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Background: There is a trend towards decentralisation of laboratory tests by means of Point-of-Care testing (POCT). Within hospitals, Belgian law requires a POCT policy, coordinated by the clinical laboratory. There is however no legal framework for POCT performed outside the hospital: no reimbursement, no compulsory quality monitoring and no limits nor control on the prices charged to the patient. Uncontrolled use of POCT can have negative consequences for individual and public health. Proposal: We propose that POCT outside hospitals would only be reimbursed for tests carried out within a legal framework, requiring evidence-based testing and collaboration with a clinical laboratory, because clinical laboratories have procedures for test validation and quality monitoring, are equipped for electronic data transfer, are familiar with logistical processes, can provide support when technical issues arise and can organise and certify training. Under these conditions the government investment will be offset by health benefits, e.g. fall in antibiotic consumption with POCT for CRP in primary care, quick response to SARS-CoV2-positive cases in COVID-19 triage centres. Priorities:1° extension of the Belgian decree on certification of clinical laboratories to decentralised tests in primary care; 2° introduction of a separate reimbursement category for POCT; 3° introduction of reimbursement for a limited number of specified POCT; 4° setup of a Multidisciplinary POCT Advisory Council, the purpose of which is to draw up a model for reimbursement of POCT, to select tests eligible for reimbursement and to make proposals to the National Institute for Health and Disability Insurance (RIZIV/INAMI).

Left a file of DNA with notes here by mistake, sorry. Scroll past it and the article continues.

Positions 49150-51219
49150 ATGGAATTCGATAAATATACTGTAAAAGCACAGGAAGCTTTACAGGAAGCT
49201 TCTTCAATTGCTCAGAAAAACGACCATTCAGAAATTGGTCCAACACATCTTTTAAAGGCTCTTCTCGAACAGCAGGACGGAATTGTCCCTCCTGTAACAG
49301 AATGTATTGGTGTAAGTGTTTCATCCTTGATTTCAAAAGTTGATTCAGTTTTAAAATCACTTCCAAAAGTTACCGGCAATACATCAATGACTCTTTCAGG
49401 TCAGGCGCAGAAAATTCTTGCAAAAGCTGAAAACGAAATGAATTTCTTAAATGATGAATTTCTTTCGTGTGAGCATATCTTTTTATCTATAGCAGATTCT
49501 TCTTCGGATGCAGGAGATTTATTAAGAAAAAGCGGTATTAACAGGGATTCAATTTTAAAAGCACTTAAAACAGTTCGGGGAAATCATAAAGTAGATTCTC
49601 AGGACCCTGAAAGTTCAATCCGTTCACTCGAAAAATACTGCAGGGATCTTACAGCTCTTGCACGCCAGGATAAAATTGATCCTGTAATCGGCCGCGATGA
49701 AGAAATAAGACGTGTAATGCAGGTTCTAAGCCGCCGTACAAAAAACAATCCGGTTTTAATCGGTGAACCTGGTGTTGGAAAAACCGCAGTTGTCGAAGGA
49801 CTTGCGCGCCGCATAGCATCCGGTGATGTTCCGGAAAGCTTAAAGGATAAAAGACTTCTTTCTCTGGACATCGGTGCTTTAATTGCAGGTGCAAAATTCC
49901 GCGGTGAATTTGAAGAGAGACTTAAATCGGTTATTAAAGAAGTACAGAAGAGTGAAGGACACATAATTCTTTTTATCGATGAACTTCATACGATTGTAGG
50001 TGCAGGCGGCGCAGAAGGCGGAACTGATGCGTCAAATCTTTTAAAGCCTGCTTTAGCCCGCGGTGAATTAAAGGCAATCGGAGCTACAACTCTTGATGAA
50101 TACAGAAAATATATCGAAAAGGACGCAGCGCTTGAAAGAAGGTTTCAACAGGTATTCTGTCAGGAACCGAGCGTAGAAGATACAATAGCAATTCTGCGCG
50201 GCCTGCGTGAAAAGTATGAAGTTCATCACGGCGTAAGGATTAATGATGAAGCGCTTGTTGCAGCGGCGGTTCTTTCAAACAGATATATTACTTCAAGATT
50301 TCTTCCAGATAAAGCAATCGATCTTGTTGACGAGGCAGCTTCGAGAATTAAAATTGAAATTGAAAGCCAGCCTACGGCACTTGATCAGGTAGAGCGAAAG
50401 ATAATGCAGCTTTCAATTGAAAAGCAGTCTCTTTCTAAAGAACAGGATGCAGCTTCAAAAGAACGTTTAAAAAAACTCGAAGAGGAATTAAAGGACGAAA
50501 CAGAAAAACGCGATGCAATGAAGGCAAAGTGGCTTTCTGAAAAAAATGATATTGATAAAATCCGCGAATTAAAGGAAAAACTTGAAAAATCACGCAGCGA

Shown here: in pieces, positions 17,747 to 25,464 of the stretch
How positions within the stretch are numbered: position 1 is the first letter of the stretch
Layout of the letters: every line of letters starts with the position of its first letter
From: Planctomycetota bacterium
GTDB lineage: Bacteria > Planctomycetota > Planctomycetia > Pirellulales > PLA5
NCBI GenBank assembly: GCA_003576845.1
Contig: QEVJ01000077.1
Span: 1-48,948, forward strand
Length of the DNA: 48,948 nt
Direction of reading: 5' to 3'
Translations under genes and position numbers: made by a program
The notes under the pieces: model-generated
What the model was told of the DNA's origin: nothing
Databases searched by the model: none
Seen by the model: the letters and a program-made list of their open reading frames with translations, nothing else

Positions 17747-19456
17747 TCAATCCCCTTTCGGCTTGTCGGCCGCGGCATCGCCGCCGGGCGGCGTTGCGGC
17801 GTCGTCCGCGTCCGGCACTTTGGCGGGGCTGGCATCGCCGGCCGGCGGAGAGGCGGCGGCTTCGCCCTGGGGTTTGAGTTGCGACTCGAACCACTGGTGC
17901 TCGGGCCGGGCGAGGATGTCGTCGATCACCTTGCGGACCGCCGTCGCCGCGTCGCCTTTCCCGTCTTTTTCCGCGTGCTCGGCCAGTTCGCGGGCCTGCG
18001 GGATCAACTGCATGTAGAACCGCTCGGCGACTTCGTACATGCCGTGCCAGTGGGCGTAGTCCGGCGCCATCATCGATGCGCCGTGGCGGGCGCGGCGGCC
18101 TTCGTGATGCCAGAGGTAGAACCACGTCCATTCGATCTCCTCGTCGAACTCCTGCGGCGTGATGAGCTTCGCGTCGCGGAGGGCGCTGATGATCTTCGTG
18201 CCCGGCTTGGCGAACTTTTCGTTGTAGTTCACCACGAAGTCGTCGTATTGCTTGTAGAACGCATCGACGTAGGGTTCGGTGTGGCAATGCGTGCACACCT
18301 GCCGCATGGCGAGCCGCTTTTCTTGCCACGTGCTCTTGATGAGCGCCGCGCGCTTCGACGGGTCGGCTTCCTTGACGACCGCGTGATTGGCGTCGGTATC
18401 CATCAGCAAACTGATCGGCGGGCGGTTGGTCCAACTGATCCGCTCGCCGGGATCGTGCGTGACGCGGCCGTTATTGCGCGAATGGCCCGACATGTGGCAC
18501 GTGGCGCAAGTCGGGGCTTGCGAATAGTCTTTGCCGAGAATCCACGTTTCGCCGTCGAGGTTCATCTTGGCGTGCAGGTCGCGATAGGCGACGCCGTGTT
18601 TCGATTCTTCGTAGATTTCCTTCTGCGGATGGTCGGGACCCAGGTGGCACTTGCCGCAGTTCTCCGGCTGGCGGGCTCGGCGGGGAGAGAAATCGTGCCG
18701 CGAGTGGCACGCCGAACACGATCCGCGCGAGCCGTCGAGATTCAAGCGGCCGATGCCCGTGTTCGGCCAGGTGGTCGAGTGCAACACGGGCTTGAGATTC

Original publication




Journal article


Acta Clin Belg

Publication Date



1 - 8


POCT, Point-of-care testing, legal framework, primary care, quality